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Bisonic v. Halsey Packard Inc.

Decided: November 19, 1959.

ARTHUR BISONIC, PETITIONER-RESPONDENT,
v.
HALSEY PACKARD, INC., RESPONDENT-APPELLANT



Conklin, J.c.c.

Conklin

The petitioner, Arthur Bisonic, while in the employ of the respondent, Halsey Packard, Inc., suffered an inguinal hernia on September 9, 1956. The injury was incurred while petitioner was acting in his capacity as an automobile salesman when he attempted to push an automobile away from a wall so that he could show it to a potential customer.

Petitioner made application for an informal hearing before the Workmen's Compensation Division and was offered the

opportunity to submit to surgical repair of the hernia or to accept compensation to the extent of 5% of total, or 27 1/2 weeks at $30 a week, in lieu of surgery. On January 10, 1957 petitioner accepted the tendered compensation rather than the surgical repair, his decision apparently influenced by a prior history of serious surgical procedures on his eyes, gall bladder, and another hernia, and also the failure of respondent to authorize petitioner's family physician, Dr. Charles H. Evans, to perform the surgery.

After the informal hearing, petitioner suffered increasing physical discomfort as the result of the hernia, and on the advice of Dr. Evans, petitioner was admitted to Orange Memorial Hospital on February 13, 1957, and an operation was there performed on February 15 by Dr. Evans for the repair of the hernia. During the course of the operation, which lasted approximately three hours, Dr. Evans repaired several other hernias, including a large incisional hernia which had resulted from the gall bladder operation six or eight years previously. The facts up to this point are undisputed. The respondent concedes that petitioner suffered an inguinal hernia arising out of and in the course of his employment.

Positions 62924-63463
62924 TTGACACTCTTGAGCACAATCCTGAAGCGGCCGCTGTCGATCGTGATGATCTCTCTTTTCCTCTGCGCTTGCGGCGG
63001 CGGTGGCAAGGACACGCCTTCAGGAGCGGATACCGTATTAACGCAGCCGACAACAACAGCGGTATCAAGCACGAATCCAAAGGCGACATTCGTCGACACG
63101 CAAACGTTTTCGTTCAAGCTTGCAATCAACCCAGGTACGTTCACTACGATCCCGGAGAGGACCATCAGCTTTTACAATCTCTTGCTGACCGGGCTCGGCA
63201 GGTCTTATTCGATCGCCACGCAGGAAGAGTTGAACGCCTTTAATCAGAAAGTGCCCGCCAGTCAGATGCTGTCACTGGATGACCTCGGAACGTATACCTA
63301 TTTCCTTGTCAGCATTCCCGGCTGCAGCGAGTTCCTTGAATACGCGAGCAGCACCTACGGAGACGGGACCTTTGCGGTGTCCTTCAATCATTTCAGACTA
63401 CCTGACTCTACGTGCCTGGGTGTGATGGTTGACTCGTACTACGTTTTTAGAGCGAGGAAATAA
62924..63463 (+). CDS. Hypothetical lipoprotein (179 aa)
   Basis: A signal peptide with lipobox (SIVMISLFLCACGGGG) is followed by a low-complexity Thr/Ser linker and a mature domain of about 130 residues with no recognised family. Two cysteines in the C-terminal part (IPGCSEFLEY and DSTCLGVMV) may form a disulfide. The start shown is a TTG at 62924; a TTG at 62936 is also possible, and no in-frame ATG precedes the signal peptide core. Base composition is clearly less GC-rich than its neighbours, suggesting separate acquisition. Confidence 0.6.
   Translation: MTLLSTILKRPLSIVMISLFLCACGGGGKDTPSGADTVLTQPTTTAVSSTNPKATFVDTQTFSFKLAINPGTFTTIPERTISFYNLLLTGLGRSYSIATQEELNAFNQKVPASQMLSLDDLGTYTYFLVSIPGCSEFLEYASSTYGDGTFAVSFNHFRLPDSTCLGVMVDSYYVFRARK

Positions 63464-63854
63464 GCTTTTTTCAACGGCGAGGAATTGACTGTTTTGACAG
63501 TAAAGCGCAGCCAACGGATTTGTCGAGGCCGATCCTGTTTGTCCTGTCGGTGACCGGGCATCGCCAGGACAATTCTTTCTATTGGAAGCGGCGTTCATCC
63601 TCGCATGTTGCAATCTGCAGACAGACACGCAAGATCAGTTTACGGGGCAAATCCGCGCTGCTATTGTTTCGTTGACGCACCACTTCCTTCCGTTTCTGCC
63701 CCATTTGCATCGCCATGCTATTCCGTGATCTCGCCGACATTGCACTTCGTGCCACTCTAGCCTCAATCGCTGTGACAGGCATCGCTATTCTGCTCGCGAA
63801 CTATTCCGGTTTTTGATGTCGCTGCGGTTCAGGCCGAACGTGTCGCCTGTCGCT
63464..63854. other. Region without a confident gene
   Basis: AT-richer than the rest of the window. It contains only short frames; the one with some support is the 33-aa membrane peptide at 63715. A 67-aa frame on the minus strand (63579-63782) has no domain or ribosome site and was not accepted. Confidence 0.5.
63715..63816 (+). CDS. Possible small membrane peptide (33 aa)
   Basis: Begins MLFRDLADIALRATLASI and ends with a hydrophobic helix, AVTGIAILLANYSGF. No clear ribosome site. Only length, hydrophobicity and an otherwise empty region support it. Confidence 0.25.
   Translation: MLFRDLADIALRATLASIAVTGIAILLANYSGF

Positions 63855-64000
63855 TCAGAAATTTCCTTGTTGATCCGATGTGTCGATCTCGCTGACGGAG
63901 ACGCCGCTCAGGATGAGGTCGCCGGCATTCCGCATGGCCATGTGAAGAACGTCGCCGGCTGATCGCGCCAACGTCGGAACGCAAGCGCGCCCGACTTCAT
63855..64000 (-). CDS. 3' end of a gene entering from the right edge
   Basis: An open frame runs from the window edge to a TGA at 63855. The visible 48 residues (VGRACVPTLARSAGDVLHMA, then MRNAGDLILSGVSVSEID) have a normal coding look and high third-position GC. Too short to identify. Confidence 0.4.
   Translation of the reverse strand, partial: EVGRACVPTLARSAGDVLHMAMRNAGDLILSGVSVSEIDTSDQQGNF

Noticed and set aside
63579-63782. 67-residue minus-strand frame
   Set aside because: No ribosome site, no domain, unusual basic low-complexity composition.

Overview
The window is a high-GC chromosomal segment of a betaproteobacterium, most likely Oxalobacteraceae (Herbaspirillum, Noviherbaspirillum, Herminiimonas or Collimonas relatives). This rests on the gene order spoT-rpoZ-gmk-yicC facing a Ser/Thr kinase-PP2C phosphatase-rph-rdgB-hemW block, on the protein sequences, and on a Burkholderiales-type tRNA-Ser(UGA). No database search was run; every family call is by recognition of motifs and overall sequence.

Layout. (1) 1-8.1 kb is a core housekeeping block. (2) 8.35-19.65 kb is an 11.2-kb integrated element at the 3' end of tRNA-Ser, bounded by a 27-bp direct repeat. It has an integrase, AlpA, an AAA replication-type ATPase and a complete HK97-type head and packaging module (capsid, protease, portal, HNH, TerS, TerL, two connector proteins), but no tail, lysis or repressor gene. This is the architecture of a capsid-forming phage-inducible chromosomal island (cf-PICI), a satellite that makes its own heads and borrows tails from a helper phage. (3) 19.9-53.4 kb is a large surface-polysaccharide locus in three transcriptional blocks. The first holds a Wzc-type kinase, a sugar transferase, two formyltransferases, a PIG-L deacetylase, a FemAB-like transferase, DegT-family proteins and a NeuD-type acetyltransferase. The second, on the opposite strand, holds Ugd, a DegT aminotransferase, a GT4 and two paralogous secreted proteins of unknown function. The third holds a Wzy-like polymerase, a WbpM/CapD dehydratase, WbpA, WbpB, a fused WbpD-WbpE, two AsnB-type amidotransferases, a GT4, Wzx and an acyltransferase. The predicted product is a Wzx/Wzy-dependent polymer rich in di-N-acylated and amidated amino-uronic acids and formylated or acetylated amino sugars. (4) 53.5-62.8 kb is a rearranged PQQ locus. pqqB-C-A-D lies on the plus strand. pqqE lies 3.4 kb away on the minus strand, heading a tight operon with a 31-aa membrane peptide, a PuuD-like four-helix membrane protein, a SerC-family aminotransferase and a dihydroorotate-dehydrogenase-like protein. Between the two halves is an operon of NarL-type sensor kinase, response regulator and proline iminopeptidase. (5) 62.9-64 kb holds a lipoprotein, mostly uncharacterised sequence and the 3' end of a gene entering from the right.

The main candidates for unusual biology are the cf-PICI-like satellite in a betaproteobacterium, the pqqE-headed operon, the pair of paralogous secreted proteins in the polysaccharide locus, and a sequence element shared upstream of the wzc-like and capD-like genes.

Petitioner now by way of a formal hearing before the Workmen's Compensation Division seeks a formal award of compensation for this injury and the corrective operation and hospitalization. Petitioner claims that he suffered a ventricular failure as the result of the operation which is causally and proximately related to the accident of September 9, 1956, for which he is further entitled to compensation.

Respondent, on the other hand, contends that the present disability, if any, is not causally related to the accident; that the length of the operation was not proximately caused from conditions flowing from the accident; that the petitioner has failed to prove by a preponderance of the credible testimony that he suffered a "heart failure" by reason of the operation; that he had an "asymptomatic" heart condition at the time of the accident in September; and that

his actions so prejudiced the rights of the respondent as to warrant a denial of any award for permanent disability as to other conditions.

At the formal hearing below, the Deputy Director found that petitioner's present disability was causally related to the accident of September 9, 1956, and awarded compensation in the amount of 25% of total, plus the cost of the corrective surgery and subsequent treatment for the heart condition. Against this amount a credit was allowed for the payments made pursuant to the compromise agreement.

An orderly presentation and disposition of the issues presented in this case would seem to require that the court consider initially the last of respondent's defenses set out above; namely, that petitioner by his actions so prejudiced the rights of the respondent as to warrant a denial of any award, even if a disability, otherwise compensable, was found to exist. With respect to this contention, the effect of the informal award approved by the Division on any subsequent formal hearing must be determined, along with refusal of petitioner to submit to surgery by anyone other than Dr. Evans, his own family physician.

Petitioner's brief and the Deputy Director's findings indicate that the effect of the award made at the informal hearing on any future formal hearing was disputed at the hearing below. Respondent claimed that the informal agreement operated as a bar to recovery in the present proceeding. The Deputy Director concluded, however, that "the petitioner in the instant case is not barred from a formal determination of his legal rights pursuant to the provisions of R.S. 34:15-7, et seq. "; and, in any event, "the petitioner is not precluded from a review of any award on the ground that his incapacity has subsequently increased. N.J.S.A. 34:15-27."

On appeal, respondent again presents this same contention, indicating that he is not in agreement with the Deputy Director on this matter; therefore, it will be briefly considered by the court.

N.J.S.A. 34:15-22 provides in part:

"No agreement between an employee and his employer or insurance carrier for compensation shall operate as a bar to the formal determination of any controversy, unless such agreement has been approved by the commissioner, the director, a deputy director, or a ...


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